Parliament is leading the way in building a workplace culture that prioritises mental health
Parliament is more than a place of work; it is a community that represents the nation. That is why I put the health and wellbeing of its Members, staff and journalists top of the agenda when I became Speaker, to ensure the parliamentary community could be a leader on mental health.
At the heart of this community there must be respect.
Respect that means everyone feels they can be their true self at work because it is only when we can do so that we achieve diverse and inclusive workplaces where people’s mental health can thrive. If we feel free to bring our whole self to work, we do not waste energy hiding parts of our lives we fear others may judge and so we can better connect and work together.
Every one of us has some experience of mental health issues – either personally or because we know someone who is struggling. We all have good days and bad days – but what is important is we talk about them.
Our ability to support others is predicated on looking after ourselves first
For me, this means being honest about my diabetes and how I manage it successfully. It is also about sharing things that bring me joy with colleagues - from my love of my hometown of Chorley, to my pride in supporting Warrington Wolves, to the rewards of looking after my pets – Maggie the tortoise, Boris the parrot and Attlee, the Maine Coon kitten.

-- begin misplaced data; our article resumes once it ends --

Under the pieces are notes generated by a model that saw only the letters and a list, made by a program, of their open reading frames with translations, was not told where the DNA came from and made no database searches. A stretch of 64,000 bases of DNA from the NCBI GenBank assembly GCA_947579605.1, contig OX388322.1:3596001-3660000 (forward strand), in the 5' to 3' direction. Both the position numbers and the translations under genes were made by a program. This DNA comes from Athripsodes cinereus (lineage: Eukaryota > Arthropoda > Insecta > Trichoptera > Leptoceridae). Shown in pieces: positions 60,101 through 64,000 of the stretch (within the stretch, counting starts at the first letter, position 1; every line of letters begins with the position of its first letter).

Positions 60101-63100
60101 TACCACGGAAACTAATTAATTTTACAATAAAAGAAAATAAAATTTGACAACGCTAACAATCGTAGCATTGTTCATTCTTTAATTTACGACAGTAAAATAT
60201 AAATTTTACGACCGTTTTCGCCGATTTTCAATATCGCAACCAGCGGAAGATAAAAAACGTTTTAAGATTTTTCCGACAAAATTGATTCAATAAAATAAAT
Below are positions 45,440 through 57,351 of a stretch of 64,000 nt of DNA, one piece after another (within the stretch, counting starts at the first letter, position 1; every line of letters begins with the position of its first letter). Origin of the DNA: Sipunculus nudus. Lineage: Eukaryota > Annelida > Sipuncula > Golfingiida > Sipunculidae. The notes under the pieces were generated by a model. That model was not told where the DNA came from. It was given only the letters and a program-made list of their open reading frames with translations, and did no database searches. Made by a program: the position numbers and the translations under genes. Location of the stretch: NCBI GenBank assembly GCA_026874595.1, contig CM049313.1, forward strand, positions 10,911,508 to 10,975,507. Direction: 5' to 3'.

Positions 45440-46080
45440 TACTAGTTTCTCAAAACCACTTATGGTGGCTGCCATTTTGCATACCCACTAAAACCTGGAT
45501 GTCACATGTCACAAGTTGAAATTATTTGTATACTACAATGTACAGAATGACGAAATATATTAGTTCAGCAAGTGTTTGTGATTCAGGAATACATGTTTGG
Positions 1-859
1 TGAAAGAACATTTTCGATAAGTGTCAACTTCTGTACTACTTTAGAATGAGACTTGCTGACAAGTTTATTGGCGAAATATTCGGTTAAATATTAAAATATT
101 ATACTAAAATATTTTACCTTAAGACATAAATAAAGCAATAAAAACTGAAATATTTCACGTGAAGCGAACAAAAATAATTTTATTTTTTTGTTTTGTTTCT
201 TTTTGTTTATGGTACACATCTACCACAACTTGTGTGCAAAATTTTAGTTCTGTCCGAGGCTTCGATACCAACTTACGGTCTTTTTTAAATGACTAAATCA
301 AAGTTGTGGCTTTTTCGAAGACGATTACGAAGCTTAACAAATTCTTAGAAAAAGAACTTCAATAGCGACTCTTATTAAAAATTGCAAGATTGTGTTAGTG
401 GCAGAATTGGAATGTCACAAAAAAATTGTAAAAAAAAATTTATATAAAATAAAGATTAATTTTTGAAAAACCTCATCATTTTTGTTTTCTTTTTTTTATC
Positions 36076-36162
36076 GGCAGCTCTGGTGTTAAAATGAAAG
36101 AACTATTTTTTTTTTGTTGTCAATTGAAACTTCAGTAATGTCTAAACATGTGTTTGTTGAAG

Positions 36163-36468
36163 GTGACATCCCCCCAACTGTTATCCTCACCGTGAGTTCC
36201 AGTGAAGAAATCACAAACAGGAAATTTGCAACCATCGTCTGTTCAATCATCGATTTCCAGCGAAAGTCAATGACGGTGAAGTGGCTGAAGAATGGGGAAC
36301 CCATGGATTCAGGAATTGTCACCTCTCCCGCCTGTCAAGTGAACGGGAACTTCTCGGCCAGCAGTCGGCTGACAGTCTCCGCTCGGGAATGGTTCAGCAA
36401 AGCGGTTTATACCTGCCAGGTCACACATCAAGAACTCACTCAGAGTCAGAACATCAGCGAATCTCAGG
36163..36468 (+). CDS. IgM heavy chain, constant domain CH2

Parliament, as one of the biggest workplaces in the country, is leading by example when it comes to building a culture where everyone feels seen, valued and heard at work. For example, we are tackling the taboo around menopause head-on and recently signed a pledge to introduce measures including well-ventilated rooms, breathable uniforms, and flexible working. Investing in training and support is also vital – and alongside our health and wellbeing champions and mental health first aider network, there is always emotional and practical help available through the employee assistance programme, or drop-in nurse clinic and GP.
We all need to make time for our own mental health too. Our ability to support others is predicated on looking after ourselves first. How you do it is different for everyone, from mindfulness to practicing hobbies or connecting with others.
Moving more and getting outside can also help and I am proud to say that staff in my office regularly run together at lunchtimes, which is a great midday mood booster.
In Parliament, and as a nation, we have already made strides on smashing the stigma around mental health, but we must continue the conversation to drive real change.
That is why, alongside business leaders and mental health campaigners, I am supporting My Whole Self – the movement for workplace culture change from social enterprise Mental Health First Aid (MHFA) England. The campaign calls for all workplaces to ensure everyone has the safety and freedom to choose which parts of their identity they share, without fear of judgement, as it is better for wellbeing and for business.
In these challenging times, every employer across the country has a role to play. We must act now. Let us reach out to our colleagues so we can better understand and support one another at work, and beyond.
Sir Lindsay Hoyle, MP for Chorley and Speaker of the House of Commons.
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